Mentor at Eindhoven University of Technology
- Country of residence
- The Netherlands
I am an Associate Professor in the Human-Technology Interaction group in the department of Industrial Engineering & Innovation Sciences, Eindhoven University of Technology (TU/e). As both engineer and—classical—environmental psychologist, my research focuses on understanding the often complex interplay between people and the highly technological environments and socio-physical systems in which they function, with the aim to formulate technological requirements from a user perspective. My technology application domains include smart urban lighting (e.g., supporting pedestrian reassurance and crowd management), digital environments and media technology (e.g., virtual reality, mediated social touch), and cyber-security risks and behavior (e.g., Internet of Things).
My research on smart urban lighting focusses its on its effects on human functioning, behavior, and perception, with an emphasis on the empirical investigation of light’s role in the safety perception formation process, and the possibilities of using light for crowd management and behavioral change (for example de-escalating potentially aggressive situations). Part of this research is conducted in living labs situated in the city of Eindhoven, such as residential area Achtse Barrier or recreational area Stratumseind.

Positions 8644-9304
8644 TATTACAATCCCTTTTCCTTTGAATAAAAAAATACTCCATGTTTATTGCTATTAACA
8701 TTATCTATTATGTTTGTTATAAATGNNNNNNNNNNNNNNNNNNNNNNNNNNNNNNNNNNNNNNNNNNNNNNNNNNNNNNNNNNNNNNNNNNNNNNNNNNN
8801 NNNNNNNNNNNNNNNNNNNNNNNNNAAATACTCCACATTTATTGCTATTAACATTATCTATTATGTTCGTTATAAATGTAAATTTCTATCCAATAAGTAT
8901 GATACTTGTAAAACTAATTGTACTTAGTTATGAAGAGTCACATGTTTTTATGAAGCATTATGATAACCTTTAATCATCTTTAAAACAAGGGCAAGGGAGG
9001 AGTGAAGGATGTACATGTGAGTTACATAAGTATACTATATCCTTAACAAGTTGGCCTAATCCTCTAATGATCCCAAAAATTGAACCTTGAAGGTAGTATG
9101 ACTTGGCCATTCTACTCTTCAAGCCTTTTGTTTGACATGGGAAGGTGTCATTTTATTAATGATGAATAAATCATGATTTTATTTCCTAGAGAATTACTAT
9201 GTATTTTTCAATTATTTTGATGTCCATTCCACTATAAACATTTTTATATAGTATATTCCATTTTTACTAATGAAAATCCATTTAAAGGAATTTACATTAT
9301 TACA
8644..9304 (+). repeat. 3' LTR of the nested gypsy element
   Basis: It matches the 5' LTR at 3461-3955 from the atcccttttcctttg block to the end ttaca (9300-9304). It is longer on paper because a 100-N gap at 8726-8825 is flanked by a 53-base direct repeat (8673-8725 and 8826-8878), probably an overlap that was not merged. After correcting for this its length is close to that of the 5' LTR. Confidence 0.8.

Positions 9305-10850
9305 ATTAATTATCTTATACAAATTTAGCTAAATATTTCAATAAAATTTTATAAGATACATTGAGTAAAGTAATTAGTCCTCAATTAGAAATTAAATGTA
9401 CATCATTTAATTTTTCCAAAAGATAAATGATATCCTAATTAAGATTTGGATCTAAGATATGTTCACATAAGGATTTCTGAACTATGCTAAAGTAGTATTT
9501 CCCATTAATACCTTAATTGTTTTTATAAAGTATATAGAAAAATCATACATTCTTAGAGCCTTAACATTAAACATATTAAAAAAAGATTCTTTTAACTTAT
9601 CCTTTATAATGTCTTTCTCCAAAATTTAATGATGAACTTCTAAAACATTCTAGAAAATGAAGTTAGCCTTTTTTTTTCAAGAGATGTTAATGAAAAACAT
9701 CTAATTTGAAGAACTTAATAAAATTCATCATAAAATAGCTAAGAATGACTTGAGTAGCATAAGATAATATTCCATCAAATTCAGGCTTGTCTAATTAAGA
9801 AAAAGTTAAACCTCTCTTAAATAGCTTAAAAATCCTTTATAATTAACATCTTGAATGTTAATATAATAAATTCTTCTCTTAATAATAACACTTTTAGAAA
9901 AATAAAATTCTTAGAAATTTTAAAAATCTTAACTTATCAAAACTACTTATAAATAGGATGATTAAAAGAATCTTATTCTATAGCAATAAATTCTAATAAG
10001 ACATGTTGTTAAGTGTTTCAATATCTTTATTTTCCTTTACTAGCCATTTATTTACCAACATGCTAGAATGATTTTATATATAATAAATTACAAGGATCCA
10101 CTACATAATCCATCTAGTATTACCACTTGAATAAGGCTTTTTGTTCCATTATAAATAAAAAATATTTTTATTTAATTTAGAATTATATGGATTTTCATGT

As LightCAP brings together, and aims to build bridges between various hitherto perhaps less connected research domains (e.g., non-visual effects of lighting and research in outdoor lighting domain), LightCAP offers an excellent opportunity for further enhancing our understanding of the psychological mechanisms behind the relation between pedestrian reassurance and sense of safety.
I am supervisor of ESR9 on “The effects of SPD on CAP in mesopic outdoor situations”. Research on street lighting has been increasingly concerned with uncovering the psychological mechanisms behind pedestrian reassurance and the sense of personal safety, but to date such explanations have been sought predominantly in the domain of visual perception and performance. Despite an increased understanding of the importance of lighting in the non-visual domain, few outdoor lighting studies to date have focused on the role of attention and alertness in explaining how lighting affects visual performance and environmental appraisals in nocturnal outdoor situations. This is surprising, as to, for example, effectively avoid a tripping hazard, one should not be able to see, but also to be sufficiently attentive to such hazards. Together with Richard Jedon and Yvonne de Kort, we aim to investigate empirically this role of attention and alertness in the relation between street lighting, pedestrian performance and safety appraisals.